Leeds has become a true European competitor in terms of business growth, inward investment and liveability. All you need to do is look back on some of our more recent journal entries – including ‘celebrating Leeds’ successes and planning for more’ – to see that the City is ticking every box when it comes to turbo-charging its growth plans.
A key part of this process, and arguably the most important one, is making sure that the City can mould this growth into something that’s truly sustainable – for environmental issues to not just be a potential add-on to property development but truly integrated as a genuine factor that helps drive these plans forward.
A new carbon roadmap report published by the Leeds Climate Commission has announced that Leeds can become a carbon neutral city by 2050 – which sounds aspirational, ambitious and fantastic all at the same time, but what does this mean? What is carbon neutrality?
Carbon neutrality is the process of achieving net zero carbon dioxide emissions as an entity – the entity in this case being Leeds as a City – by funding an equivalent amount of carbon savings elsewhere in the world.
This roadmap report, produced by a team led by Andy Gouldson, Chair of the Leeds Climate Commission and Professor of Environmental Policy at the University of Leeds, falls in line with the United Nations Intergovernmental Panel for Climate Change (IPCC) – the body who are helping to deliver these targets across the globe.
According to the United Nations, we have roughly 12 years until we run into total climate catastrophe – the term ‘climate change’ seems to have recently been substituted worldwide to ‘climate crisis’ – bringing about net zero carbon emissions is a huge part of the urgent response.
But how do we make these changes?
Well, it’s from a mixture of City-wide ambition and collective intent – the City-wide ambition has already come into effect with the commissioning of this carbon roadmap, a toolkit that will help steer businesses in the correct direction. The collective intent will come down to the influential businesses and individuals in the region who take these plans seriously and start making changes to the way they work.
The Leeds City Council has been in active talks with trade unions, public sector organisations and businesses to help put these plans into action, and create milestones that will help the City reach its 2050 goal.
As well as making Leeds more sustainable, the proposed changes would also endeavour to improve the health and wellbeing of residents by reducing air pollution and encouraging active travel, whilst simultaneously strengthening the City’s economy through investments in energy efficient homes, renewable energy and future tech.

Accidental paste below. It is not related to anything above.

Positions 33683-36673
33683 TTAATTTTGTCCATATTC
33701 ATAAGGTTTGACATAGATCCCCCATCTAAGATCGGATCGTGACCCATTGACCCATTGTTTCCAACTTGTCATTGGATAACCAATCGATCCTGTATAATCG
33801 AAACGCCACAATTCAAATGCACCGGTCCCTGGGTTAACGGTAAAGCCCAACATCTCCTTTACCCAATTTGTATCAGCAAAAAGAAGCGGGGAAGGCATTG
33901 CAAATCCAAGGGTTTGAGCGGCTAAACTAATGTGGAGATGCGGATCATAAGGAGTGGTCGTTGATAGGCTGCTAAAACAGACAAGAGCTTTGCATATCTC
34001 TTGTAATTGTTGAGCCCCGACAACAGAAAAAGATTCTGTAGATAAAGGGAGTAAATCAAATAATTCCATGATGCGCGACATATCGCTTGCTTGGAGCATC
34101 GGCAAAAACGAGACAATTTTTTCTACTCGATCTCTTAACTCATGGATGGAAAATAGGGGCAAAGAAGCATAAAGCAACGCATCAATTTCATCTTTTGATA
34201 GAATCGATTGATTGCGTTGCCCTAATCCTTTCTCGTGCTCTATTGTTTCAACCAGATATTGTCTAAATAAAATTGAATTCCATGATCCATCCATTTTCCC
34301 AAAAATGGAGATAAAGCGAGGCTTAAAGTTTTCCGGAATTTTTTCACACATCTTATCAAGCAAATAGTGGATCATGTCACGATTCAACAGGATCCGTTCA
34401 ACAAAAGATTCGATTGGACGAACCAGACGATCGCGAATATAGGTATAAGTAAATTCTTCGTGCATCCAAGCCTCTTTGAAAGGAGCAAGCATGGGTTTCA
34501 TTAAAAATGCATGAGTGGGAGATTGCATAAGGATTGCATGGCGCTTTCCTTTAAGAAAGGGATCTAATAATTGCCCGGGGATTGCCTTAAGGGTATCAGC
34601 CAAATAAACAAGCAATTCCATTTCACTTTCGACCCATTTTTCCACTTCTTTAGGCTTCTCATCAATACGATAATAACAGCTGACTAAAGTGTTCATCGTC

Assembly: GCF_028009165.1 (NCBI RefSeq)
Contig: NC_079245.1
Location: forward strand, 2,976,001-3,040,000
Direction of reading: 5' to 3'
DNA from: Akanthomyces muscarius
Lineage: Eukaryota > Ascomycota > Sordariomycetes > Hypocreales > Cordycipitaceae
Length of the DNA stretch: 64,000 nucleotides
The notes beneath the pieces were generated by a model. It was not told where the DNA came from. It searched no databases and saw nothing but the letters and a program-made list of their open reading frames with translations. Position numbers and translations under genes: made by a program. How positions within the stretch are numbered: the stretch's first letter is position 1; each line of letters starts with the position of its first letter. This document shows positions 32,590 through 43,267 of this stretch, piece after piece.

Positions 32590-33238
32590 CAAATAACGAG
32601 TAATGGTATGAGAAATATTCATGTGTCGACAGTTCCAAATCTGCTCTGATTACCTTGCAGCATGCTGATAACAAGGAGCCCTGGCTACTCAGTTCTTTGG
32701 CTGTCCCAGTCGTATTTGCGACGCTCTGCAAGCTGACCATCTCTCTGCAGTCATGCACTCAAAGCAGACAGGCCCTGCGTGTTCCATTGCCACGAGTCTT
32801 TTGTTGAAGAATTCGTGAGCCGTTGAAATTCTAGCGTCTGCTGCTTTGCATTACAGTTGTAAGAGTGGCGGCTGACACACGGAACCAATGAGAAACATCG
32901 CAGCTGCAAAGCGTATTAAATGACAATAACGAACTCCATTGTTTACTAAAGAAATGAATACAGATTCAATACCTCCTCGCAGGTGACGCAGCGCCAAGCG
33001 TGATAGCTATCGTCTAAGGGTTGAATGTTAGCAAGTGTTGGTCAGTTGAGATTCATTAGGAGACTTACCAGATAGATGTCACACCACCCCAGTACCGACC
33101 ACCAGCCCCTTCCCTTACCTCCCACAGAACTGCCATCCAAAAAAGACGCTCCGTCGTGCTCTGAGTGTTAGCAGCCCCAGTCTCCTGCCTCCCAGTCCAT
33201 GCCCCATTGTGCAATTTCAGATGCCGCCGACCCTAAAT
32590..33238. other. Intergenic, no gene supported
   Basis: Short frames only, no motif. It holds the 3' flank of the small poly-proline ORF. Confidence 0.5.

In saying all of this however, Leeds has always been on the front foot as a sustainable City. Perhaps the most striking example of this is Citu’s Climate Innovation District – the largest sustainability project in the UK, creating housing with every element designed to respond to climate change; the way the buildings are constructed, the materials that are used, and the way it encourages active travel.
Equally, one of the UK’s largest Heat Networks was launched late last year, connecting 1,983 homes across 16.5km. By converting steam from a water management site into hot water and distributing it along a 16.5km network of district heating pipes, the heat network connects homes and businesses in Leeds to a new, environmentally friendly source of heating and hot water.
This hugely important campaign, however, raises a question about how commercial developments can join in and do their part. Can climate change generate a corporate change?
The answer – absolutely!
New commercial developments can encourage occupiers to ditch driving to work and cycle instead – making the most of the City’s cycle superhighway – ban single-use plastic in buildings in line with the UK government’s new rules, and even build on heritage sites, reducing the amount of materials used to construct a building, lowering costs and making the buildings more energy efficient.
The Majestic is a prime example of this – we’re developing a future-focused office space on a formerly unused site in the heart of the City Centre, retaining the shell of the previous building to maintain the rich legacy and cut down on material usage.
Continuing our plans to help support this city-wide initiative, we will be ensuring we’re EPC A rated, BREEAM Very Good rated and we’ll be incorporating high efficiency LED lighting throughout the building to lower energy consumption.
We additionally have a huge bicycle storage area which will help support occupants’ needs cycle to work instead of drive, with on-site shower and changing facilities for staff coupled with the sustainability credentials associated with a location opposite the City’s railway station.
We’ll certainly be studying the new initiative and the roadmap report to see what and how we can all contribute collectively to this key mission.
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